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Recently, I noted some odd behavior by the batch transform. I found that it apparently re-orders the sids if context.stocks is a list. The order is maintained if context.stocks is a set. The outputs for the respective cases are below:

context.stocks = [sid(351), sid(1419), sid(1787), sid(25317), sid(3321), sid(3951), sid(4922)]

2013-02-26handle_data:25DEBUG<type 'list'>  
2013-02-26handle_data:26DEBUG[ 2.4601 87.18 99.43 13.89 31.8 20.58 102.35 ]  
2013-02-26handle_data:27DEBUG[[ 13.89 87.18 20.58 31.8 102.35 99.43 2.4601]]  
context.stocks = {sid(351), sid(1419), sid(1787), sid(25317), sid(3321), sid(3951), sid(4922)}

2013-02-26handle_data:25DEBUG<type 'set'>  
2013-02-26handle_data:26DEBUG[ 13.89 87.18 20.58 31.8 102.35 99.43 2.4601]  
2013-02-26handle_data:27DEBUG[[ 13.89 87.18 20.58 31.8 102.35 99.43 2.4601]]  

Is this the expected behavior, or is it a bug? If it is not a bug, I suggest making this clear in your documentation and training, since it is a subtle difference that can result in erroneous output (as I learned).

The "Add Backtest" button is not available, so I am posting the code in-line:

import numpy as np

# globals for get_avg batch transform decorator  
R_P = 1  # refresh period  
W_L = 1  # window length

def initialize(context):  
    #context.stocks = [sid(351), sid(1419), sid(1787), sid(25317), sid(3321), sid(3951), sid(4922)]  
    context.stocks = {sid(351), sid(1419), sid(1787), sid(25317), sid(3321), sid(3951), sid(4922)}  
def handle_data(context, data):  
    prices = np.zeros(len(context.stocks))

    # get prices  
    for i, stock in enumerate(context.stocks):  
        prices[i] = data[stock].price  
    # get batch transform prices  
    if get_prices(data,context) == None:  
        log.debug("get_prices(data,context) == None")  
        return  
    prices_bt = get_prices(data,context)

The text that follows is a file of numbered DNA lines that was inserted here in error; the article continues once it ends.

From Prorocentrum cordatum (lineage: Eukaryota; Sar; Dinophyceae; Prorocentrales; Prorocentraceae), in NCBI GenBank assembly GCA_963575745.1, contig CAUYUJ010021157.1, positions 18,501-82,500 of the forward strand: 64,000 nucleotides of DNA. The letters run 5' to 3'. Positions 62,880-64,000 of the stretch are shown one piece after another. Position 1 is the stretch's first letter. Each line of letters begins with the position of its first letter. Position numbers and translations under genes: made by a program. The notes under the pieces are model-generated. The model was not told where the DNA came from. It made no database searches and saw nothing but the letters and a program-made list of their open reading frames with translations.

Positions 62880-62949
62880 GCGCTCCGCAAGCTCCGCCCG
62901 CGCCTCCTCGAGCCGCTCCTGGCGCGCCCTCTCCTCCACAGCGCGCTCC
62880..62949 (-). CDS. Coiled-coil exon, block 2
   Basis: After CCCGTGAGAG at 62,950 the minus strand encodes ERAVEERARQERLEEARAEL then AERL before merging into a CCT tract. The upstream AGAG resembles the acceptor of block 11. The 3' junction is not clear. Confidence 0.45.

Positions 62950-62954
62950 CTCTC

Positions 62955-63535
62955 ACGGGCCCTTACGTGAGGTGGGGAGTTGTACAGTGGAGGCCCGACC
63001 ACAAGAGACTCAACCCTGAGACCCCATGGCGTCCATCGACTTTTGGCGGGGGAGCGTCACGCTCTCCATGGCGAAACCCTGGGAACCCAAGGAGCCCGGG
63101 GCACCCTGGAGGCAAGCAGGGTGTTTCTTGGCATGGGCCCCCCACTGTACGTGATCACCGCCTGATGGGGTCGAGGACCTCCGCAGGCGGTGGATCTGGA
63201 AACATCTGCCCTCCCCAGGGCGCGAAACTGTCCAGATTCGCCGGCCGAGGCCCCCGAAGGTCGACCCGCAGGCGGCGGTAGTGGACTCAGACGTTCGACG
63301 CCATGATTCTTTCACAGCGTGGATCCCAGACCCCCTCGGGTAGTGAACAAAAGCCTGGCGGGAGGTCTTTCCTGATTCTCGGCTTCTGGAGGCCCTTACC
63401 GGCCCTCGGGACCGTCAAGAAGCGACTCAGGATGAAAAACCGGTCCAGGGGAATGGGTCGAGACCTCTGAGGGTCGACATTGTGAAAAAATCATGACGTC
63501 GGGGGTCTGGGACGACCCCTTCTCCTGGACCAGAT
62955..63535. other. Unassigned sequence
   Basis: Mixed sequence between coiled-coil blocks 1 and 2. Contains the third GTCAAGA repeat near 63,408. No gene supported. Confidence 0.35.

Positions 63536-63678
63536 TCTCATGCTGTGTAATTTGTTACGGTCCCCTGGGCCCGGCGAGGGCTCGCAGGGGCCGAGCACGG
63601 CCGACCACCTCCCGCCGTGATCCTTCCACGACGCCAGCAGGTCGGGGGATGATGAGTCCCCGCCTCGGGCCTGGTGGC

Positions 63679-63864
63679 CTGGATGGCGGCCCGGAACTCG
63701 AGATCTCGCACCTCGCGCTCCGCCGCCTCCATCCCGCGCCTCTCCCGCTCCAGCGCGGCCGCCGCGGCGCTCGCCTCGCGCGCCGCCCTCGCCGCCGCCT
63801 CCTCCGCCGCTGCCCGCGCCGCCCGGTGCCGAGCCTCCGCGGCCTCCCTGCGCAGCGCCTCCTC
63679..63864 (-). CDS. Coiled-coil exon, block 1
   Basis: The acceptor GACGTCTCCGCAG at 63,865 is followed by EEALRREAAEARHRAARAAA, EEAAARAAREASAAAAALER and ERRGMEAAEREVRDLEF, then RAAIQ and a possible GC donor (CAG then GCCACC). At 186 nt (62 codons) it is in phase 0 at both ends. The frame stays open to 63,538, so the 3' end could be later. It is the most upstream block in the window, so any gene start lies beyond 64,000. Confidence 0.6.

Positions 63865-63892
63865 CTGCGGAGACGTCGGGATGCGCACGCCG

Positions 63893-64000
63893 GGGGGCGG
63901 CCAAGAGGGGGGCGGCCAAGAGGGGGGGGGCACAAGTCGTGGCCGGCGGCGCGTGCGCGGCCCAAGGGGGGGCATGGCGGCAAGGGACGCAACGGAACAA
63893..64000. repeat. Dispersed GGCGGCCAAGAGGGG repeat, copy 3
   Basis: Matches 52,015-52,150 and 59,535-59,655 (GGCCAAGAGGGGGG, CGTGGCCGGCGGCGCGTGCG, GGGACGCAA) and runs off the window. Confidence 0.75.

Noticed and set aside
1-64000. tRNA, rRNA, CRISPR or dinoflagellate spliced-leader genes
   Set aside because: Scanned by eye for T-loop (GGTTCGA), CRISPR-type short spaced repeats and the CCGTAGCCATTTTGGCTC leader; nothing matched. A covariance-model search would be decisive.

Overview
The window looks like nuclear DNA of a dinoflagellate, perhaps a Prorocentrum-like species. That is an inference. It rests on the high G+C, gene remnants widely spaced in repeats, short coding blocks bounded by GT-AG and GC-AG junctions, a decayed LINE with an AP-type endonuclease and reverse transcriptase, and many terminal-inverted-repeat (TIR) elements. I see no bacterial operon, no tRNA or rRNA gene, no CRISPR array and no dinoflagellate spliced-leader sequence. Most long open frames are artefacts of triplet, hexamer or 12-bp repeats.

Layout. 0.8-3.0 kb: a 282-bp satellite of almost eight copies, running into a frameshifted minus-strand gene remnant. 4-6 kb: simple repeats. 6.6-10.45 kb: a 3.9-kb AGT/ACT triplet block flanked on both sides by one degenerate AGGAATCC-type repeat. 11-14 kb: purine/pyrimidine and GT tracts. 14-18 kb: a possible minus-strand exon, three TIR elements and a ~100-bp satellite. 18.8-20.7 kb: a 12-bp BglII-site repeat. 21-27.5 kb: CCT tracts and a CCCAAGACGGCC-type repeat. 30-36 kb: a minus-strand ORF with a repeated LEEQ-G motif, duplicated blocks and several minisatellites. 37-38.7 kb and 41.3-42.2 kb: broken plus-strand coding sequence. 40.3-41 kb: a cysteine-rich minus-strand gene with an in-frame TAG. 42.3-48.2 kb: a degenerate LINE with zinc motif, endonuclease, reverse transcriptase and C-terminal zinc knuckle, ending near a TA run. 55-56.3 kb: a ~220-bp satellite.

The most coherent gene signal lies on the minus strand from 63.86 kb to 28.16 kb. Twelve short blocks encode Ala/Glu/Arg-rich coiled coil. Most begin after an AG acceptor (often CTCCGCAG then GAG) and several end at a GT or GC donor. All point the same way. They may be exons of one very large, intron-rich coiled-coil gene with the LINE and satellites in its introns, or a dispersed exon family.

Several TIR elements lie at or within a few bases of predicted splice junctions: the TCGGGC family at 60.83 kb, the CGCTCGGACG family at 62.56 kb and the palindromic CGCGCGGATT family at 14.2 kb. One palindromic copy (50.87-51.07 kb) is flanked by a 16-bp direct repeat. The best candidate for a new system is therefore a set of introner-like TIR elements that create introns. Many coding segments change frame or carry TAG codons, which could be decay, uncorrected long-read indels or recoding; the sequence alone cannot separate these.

log.debug(type(context.stocks))  
    log.debug(prices)  
    log.debug(prices_bt)

@batch_transform(refresh_period=R_P, window_length=W_L) # set globals R_P & W_L above  
def get_prices(datapanel,sids):  
    return datapanel['price'].values  

Attached, please find the algorithm that I could not attach to the post above (no "Add Backtest" button). --Grant

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Backtest from to with initial capital ( data)
Cumulative performance:
Algorithm Benchmark
Custom data:
Week
Month
All
Total Returns
--
Alpha
--
Beta
--
Sharpe
--
Sortino
--
Information Ratio
--
Benchmark Returns
--
Volatility
--
Max Drawdown
--
Returns 1 Month 3 Month 6 Month 12 Month
Alpha 1 Month 3 Month 6 Month 12 Month
Beta 1 Month 3 Month 6 Month 12 Month
Sharpe 1 Month 3 Month 6 Month 12 Month
Sortino 1 Month 3 Month 6 Month 12 Month
Information Ratio 1 Month 3 Month 6 Month 12 Month
Volatility 1 Month 3 Month 6 Month 12 Month
Max Drawdown 1 Month 3 Month 6 Month 12 Month
This backtest was created using an older version of the backtester. Please re-run this backtest to see results using the latest backtester. Learn more about the recent changes.
There was a runtime error.

Hello all,

Any insights on this? I'd like to close it out.

Thanks,

Grant

Hi Grant,

So sorry for the delay - Dan forwarded this to me when you first submitted it and I didn't get back to look at it until now. I've been working on a really fun new feature, and I let this slip - sorry!

The issue you have uncovered is by design. We don't guarantee any order on the data parameter to handle_data or to the dataframe columns in the datapanel sent to batch transform. Instead, we decided to go the route of using keys/column labels.

Thanks for pointing this out.

thanks,
fawce

Thanks Fawce,